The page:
Acclimation takes as long as it takes.  Some dogs are fast and are ready to work in under 5 or 10 minutes.  Other dogs might need a good hour in a difficult environment in order to feel safe and confident enough to work.  And often with Vito, well we might never get to that working piece.  And that's ok.  I know that in the long run it will pay off.  As dogs get used to the idea that they will get enough time to truly acclimate, it not only will take less and less time for the dog to do so but their work performance skyrockets as they don't feel the need to check out once work has started.

What about dogs getting ready to trial?  I still use acclimation to get my dogs used to an environment.  The difference becomes that everytime I go somewhere to work I acclimate my dogs outside of the ring, or designate an imaginary line that become my work-no work line.  My dogs can walk around and sniff in a designated area and then we work in a place they got to see but not actually walk in.  And that concept transfers perfectly to an actual trial where the dogs do not get to acclimate in the same ring they will work in.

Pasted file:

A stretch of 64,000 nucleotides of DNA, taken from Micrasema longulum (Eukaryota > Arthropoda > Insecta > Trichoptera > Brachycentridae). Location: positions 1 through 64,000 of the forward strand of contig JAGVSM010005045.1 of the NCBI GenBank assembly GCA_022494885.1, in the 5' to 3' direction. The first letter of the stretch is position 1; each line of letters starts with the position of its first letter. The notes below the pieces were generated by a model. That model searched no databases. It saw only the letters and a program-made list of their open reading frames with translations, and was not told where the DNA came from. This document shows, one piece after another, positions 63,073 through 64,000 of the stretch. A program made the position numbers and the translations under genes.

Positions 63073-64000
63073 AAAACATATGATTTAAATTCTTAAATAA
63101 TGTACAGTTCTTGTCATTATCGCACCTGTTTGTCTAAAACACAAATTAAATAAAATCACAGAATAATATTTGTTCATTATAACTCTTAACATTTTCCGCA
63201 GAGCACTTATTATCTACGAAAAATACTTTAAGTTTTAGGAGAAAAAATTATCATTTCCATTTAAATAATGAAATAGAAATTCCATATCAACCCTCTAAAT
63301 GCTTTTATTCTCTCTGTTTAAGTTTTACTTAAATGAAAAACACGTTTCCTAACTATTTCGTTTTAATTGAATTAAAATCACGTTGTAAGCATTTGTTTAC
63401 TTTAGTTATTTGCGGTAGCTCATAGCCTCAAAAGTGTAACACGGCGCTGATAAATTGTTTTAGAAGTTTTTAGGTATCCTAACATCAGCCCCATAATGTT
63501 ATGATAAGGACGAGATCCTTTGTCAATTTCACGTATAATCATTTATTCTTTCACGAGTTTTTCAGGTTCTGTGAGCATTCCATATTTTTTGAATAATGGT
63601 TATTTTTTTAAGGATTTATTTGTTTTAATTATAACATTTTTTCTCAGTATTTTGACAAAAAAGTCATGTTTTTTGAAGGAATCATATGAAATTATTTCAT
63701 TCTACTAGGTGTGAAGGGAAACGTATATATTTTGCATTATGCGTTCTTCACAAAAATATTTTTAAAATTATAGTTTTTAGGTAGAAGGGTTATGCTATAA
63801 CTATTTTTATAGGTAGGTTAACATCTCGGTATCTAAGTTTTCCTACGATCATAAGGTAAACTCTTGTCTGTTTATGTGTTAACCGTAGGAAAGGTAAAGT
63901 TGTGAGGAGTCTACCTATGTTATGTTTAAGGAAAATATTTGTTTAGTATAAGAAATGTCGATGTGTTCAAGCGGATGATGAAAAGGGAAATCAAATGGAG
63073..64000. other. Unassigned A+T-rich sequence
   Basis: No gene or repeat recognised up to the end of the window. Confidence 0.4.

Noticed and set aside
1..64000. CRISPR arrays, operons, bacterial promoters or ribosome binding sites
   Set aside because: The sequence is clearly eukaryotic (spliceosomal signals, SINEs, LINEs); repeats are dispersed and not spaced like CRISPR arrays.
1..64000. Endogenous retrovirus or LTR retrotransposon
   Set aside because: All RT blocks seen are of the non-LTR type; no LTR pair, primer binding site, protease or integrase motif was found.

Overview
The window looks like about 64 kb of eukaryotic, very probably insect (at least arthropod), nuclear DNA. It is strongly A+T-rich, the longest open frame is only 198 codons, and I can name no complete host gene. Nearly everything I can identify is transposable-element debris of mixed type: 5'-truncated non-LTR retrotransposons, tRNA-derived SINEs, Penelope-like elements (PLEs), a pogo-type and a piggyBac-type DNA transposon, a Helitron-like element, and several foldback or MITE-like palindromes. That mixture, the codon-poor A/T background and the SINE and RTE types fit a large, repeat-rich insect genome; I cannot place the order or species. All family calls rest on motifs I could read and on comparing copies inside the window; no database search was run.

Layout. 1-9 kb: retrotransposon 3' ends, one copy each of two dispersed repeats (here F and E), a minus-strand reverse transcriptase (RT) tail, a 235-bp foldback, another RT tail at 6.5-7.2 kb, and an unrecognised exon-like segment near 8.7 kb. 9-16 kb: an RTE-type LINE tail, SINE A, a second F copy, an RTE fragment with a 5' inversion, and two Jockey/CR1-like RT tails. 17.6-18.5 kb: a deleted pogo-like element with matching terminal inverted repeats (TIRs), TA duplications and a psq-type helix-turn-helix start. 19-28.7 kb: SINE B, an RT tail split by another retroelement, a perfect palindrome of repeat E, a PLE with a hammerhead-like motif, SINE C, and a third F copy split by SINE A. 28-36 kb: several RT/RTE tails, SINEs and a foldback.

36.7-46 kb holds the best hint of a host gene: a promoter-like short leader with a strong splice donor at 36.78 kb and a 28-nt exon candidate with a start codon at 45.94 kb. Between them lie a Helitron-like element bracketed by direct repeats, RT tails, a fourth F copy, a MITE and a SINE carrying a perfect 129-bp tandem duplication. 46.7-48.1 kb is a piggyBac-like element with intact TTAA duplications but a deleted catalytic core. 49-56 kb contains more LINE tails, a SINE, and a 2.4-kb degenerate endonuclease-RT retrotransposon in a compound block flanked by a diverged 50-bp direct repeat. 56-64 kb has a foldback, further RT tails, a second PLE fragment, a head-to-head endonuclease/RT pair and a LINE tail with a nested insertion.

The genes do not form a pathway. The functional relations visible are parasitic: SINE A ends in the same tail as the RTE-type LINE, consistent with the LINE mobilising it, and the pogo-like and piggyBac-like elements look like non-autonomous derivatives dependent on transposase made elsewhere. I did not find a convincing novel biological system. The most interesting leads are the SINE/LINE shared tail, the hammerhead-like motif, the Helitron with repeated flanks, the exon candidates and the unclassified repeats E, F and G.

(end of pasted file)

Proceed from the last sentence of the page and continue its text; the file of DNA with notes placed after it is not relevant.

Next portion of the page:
Engagement is a more tricky concept.  It looks different with every dog and is hard to pin down.  But in general it is dog driving the work.  Denise Fenzi has written that "Engagement training is the process of moving responsibility for enthusiasm, focus and desire for work from the handler to the dog."  In early stages all the dog has to do is focus on the handler before the handler can start a party.  But the eventual goal is for the dog to work hard in order to get the handler to start play/work, all without seeing or knowing a reward is available.  That is some deep stuff!  

As I mentioned earlier, engagement looks differently from every dog.  Some dogs may just stare at you and wag their tail, others may jump up and maybe even bark.  The key with most dogs is getting them to move at you.  If you back away from your dog do they follow and keep focus?